“I’m afraid to go to sleep.”
I sat beside Mia on her bed, running my hand through her hair. I couldn’t quite process what she’d said. It was nearly midnight, and she had school in the morning. It was well past time to be asleep.
“What do you mean?” I’d read something recently about “sleep dread”: an insomnia-related anxiety so acute that you actually dread the effort of going to sleep. Mia worries about everything anyway; it seemed cruelly natural that she would develop this affliction.
But if this was sleep dread, it wasn’t that kind.
“I feel alone when I sleep,” she said. “It’s like, nothingness. You aren’t anywhere. And you’re all alone.”
There’s not much you can do when your child comes to you with existential fear. She’s looking between the girders of existence and asking you to explain the darkness she sees there. Something like this happened when she was five years old; we’d just moved to Asheville, and along part of our regular daily commute we drove past a cemetery. She would ask me if I was going to die. Whether it would be soon, and what would happen to her when I did. What would happen to her when she did. My answers to her were geared toward a five-year old. They were simple, and unsatisfactory even then. Now she needed something more.
The problem is that there is nothing more. She’s too old for easy answers, and resents it when someone tries to give them to her. I don’t tell her I’m an atheist, and when she expresses curiosity about religion I encourage her to pursue whatever avenue she wants. But I won’t tell her fairy tales, either.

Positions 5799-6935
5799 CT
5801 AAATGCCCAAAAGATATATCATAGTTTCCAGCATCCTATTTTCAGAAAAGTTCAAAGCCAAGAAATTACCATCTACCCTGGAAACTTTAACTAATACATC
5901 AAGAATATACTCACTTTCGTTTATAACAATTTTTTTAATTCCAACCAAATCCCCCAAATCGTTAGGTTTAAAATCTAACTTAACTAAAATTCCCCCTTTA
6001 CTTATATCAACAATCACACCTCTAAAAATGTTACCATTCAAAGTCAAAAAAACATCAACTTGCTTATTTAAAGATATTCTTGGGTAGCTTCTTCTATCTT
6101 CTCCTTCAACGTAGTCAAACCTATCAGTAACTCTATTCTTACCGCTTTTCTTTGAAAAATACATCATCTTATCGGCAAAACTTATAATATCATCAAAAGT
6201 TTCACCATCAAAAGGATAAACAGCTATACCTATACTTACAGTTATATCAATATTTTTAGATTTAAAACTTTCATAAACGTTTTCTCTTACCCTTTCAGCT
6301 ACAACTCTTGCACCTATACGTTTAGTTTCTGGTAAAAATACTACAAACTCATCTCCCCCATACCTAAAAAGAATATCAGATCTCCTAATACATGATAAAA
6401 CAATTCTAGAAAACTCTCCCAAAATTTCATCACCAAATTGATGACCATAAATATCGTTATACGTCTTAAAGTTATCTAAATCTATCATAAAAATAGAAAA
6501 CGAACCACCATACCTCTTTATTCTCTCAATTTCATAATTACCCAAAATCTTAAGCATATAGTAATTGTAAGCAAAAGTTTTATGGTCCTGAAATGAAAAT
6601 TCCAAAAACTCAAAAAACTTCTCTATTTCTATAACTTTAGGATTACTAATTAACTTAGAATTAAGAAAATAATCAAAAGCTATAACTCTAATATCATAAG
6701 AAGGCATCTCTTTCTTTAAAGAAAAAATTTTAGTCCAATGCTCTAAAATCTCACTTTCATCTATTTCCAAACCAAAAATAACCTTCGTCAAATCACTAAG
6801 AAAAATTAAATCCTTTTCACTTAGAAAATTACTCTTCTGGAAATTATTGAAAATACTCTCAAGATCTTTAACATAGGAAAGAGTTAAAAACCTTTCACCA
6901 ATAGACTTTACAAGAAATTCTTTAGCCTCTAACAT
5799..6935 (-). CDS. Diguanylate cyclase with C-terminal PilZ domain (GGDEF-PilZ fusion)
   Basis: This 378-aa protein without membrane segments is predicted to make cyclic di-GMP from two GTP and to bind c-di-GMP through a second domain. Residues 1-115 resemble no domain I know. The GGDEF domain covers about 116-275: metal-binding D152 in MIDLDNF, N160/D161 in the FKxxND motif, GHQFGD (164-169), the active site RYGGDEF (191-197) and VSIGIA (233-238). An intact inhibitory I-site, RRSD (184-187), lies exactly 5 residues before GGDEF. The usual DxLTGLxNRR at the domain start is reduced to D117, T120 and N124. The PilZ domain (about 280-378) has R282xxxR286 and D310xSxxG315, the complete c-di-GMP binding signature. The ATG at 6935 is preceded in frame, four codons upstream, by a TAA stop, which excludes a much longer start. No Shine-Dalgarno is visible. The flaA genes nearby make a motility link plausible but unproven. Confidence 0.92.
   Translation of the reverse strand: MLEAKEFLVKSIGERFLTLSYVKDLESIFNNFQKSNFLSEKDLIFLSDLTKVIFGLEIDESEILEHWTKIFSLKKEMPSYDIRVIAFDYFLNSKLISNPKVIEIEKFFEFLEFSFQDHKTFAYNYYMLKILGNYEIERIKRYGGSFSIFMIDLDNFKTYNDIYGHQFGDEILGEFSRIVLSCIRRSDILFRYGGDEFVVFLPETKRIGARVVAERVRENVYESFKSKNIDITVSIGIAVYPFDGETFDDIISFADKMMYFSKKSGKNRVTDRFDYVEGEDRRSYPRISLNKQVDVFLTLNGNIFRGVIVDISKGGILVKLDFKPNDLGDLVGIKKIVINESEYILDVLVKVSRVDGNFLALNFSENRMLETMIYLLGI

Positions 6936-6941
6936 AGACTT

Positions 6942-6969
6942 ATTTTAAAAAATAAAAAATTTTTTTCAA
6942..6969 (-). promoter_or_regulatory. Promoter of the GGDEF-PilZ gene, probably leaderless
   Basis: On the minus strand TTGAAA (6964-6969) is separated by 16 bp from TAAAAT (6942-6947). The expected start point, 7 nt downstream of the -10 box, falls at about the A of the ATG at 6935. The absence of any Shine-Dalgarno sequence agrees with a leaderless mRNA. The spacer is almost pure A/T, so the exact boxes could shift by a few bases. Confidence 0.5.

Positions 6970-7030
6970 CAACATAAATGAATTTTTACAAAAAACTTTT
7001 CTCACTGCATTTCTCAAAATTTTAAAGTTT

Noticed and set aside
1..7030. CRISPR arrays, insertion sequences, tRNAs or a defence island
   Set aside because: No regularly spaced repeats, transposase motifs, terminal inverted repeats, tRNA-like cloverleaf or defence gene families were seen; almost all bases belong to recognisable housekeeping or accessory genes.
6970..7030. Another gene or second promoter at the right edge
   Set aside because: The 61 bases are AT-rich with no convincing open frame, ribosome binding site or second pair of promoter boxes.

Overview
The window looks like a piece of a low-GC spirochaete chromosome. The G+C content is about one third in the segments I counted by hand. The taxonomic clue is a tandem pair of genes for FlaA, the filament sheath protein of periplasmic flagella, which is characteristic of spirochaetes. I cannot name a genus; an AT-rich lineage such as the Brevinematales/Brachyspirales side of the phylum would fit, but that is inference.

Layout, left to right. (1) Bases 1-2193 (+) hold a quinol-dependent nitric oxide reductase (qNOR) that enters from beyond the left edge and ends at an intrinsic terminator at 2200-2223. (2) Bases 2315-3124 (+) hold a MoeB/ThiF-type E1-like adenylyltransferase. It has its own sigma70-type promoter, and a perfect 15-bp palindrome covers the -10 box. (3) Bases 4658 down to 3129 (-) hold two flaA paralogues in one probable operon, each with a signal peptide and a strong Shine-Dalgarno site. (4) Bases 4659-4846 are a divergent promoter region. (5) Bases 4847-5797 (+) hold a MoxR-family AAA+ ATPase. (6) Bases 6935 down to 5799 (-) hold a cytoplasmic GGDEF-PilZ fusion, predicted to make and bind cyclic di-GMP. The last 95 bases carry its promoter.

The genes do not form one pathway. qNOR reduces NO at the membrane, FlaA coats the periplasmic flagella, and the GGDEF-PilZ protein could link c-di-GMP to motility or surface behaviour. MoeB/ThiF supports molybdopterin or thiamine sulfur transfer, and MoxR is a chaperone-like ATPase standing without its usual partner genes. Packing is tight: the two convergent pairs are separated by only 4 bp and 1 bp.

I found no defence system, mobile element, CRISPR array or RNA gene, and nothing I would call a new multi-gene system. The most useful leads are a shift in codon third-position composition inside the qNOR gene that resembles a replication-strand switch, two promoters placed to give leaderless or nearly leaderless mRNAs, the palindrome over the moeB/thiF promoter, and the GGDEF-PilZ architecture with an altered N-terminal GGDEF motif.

At least, not directly. What I do tell her is that she is never alone, because I am always in the next room. I can hear her in the night and I come in and check on her when she sleeps. She nods; she knows this. She accepts my minor consolations as a gesture of kindness. She doesn’t want to hurt my feelings by telling me what I already know: that none of this is what she means. That all of this is beside the point.
Because when she sleeps, she’s going back into that silence. And much as I might want to be, I won’t be there with her.
Mia is out of town this week. She’s gone to Alabama to visit her mom, and I’ve found myself in an empty apartment again. I’m reminded of the extent to which I rely on her to anchor me to the world. In the past couple of days I can probably count the numbers of words I’ve actually spoken aloud on both hands. There’s a deep peace in this — I am intensely solitary, after all — but there’s a fear, too. What will happen to me when she leaves for school? Will I be this strange old hermit, living in his isolated, book-lined cave? It seems quite likely, sometimes. And it has a kind of appeal. I don’t seem to do well with human beings. But it seems lonesome, too.
I found this video a little while ago and showed it to her. I didn’t mention it in context with the conversation we had that night, but I hope that she makes a subconscious connection to it.
“It’s so beautiful, Dad,” she said.
“Yeah,” I said. “It really is.”
This, I think, is the final consolation. If we are all, finally, just chemistry, then this is love’s ultimate expression. It makes me happy to know that whenever some five-year old child casts a fearful eye at the earth where I’m buried, my busy ghost will be at work. That life will have made a city of me.